81 Earl Street Carl J. KANE, John Edward KANE, and Vincent Nugent KANE lived here with their parents. When the war broke out, all three brothers enlisted in the war. Carl was a reporter for the Whig newspaper. He served as a captain in the 146th Canadian Battalion. John was a doctor. His war service file can be seen on the Library and Archives Canada website. Vincent was a clerk. He enlisted on 6 January 1916 and served with the regiment. After the war, Carl and Vincent moved to New York City, where Carl worked as a newspaper editor and Vincent a clerk in an electrical supply firm. Later, Carl became superintendent of a women's prison in New York.
72 Earl Street When Norman DUPONT enlisted in October 1916, he gave his address as 72 Earl Street, his age as 18 and his next-of-kin as the Kingston Orphan's Home. In fact, he was just 15 years old, his father Julien was still living, and 72 Earl Street was the residence of Andrew Muller, a machinist at the Locomotive Works. We may never know what prompted Norman to fill out the form this way. However, we do know that he survived the war, married on Christmas Day 1920, and went to live in Napanee with his wife and baby son.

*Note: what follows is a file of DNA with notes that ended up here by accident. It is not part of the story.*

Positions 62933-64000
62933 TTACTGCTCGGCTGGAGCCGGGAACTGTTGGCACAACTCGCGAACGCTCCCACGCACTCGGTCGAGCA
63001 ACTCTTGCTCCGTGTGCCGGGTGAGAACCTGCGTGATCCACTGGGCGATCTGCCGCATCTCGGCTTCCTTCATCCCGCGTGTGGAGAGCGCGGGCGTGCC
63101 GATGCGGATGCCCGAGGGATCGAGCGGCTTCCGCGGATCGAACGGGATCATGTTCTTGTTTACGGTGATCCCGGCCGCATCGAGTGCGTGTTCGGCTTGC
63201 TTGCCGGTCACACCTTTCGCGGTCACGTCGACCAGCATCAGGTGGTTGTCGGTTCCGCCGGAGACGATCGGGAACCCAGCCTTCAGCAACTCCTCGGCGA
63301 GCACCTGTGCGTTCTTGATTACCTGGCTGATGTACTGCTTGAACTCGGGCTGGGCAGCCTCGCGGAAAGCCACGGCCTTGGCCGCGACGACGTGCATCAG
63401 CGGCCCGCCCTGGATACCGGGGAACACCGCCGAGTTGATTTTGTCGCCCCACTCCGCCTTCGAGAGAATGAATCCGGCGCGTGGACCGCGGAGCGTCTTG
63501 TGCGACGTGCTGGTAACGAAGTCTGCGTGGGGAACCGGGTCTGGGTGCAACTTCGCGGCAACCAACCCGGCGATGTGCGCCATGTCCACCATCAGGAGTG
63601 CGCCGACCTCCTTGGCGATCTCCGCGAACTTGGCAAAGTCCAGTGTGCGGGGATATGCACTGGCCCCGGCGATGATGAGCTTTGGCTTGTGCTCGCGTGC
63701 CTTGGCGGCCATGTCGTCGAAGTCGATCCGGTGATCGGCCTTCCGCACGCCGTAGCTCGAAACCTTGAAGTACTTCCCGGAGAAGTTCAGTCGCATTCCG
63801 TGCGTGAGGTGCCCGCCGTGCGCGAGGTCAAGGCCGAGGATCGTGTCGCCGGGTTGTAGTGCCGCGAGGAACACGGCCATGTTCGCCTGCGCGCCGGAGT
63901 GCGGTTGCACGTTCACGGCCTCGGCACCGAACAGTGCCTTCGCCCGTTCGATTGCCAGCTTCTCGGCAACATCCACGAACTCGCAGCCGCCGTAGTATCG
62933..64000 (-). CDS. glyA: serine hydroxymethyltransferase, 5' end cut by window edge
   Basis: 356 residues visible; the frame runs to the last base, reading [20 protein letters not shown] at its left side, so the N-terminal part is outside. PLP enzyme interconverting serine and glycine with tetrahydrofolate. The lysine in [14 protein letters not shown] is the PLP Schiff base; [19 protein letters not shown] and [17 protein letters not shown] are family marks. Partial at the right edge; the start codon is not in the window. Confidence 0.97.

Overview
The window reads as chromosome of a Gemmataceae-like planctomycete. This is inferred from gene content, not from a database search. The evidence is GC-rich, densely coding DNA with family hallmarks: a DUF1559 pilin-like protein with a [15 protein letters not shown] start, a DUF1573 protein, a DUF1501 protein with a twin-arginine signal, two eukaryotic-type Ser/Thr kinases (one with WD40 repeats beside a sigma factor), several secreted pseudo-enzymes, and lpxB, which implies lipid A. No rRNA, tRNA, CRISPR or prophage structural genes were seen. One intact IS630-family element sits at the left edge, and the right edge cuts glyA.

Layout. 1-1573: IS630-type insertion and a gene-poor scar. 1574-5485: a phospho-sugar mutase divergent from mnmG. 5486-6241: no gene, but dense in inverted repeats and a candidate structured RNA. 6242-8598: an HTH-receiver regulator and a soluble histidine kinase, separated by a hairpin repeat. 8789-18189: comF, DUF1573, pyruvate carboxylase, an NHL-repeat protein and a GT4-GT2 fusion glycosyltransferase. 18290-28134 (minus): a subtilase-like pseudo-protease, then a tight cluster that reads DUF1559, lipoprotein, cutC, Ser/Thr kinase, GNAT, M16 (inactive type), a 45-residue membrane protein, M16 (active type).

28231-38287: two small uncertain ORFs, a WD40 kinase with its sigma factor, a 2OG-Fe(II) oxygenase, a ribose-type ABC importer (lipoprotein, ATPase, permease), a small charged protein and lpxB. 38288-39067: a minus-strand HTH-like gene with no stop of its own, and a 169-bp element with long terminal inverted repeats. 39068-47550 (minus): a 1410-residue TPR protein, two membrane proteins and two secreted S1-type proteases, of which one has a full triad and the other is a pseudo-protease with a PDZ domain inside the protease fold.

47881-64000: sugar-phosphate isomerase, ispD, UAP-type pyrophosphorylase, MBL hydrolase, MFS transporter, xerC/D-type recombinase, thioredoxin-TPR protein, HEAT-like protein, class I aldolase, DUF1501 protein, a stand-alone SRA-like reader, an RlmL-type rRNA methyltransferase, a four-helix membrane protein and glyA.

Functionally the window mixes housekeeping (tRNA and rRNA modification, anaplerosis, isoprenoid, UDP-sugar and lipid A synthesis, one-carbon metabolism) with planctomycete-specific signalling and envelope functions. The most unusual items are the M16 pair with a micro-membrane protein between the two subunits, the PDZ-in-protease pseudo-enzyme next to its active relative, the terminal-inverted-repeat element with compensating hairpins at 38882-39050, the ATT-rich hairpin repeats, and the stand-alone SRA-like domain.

58 Earl Street Howard Hartford SMITH lived with his parents and twelve brothers and sisters inthis house. Their father was a labourer. Howard was 18 years old when he enlisted and was assigned to the 146th Overseas Battalion CEF, in which many other Kingston soldiers also served--including Richard Palamountain, who was the grandfather of hockey personality Don Cherry. Howard survived the war, married, and moved to a house on University Avenue with his bride Jenny.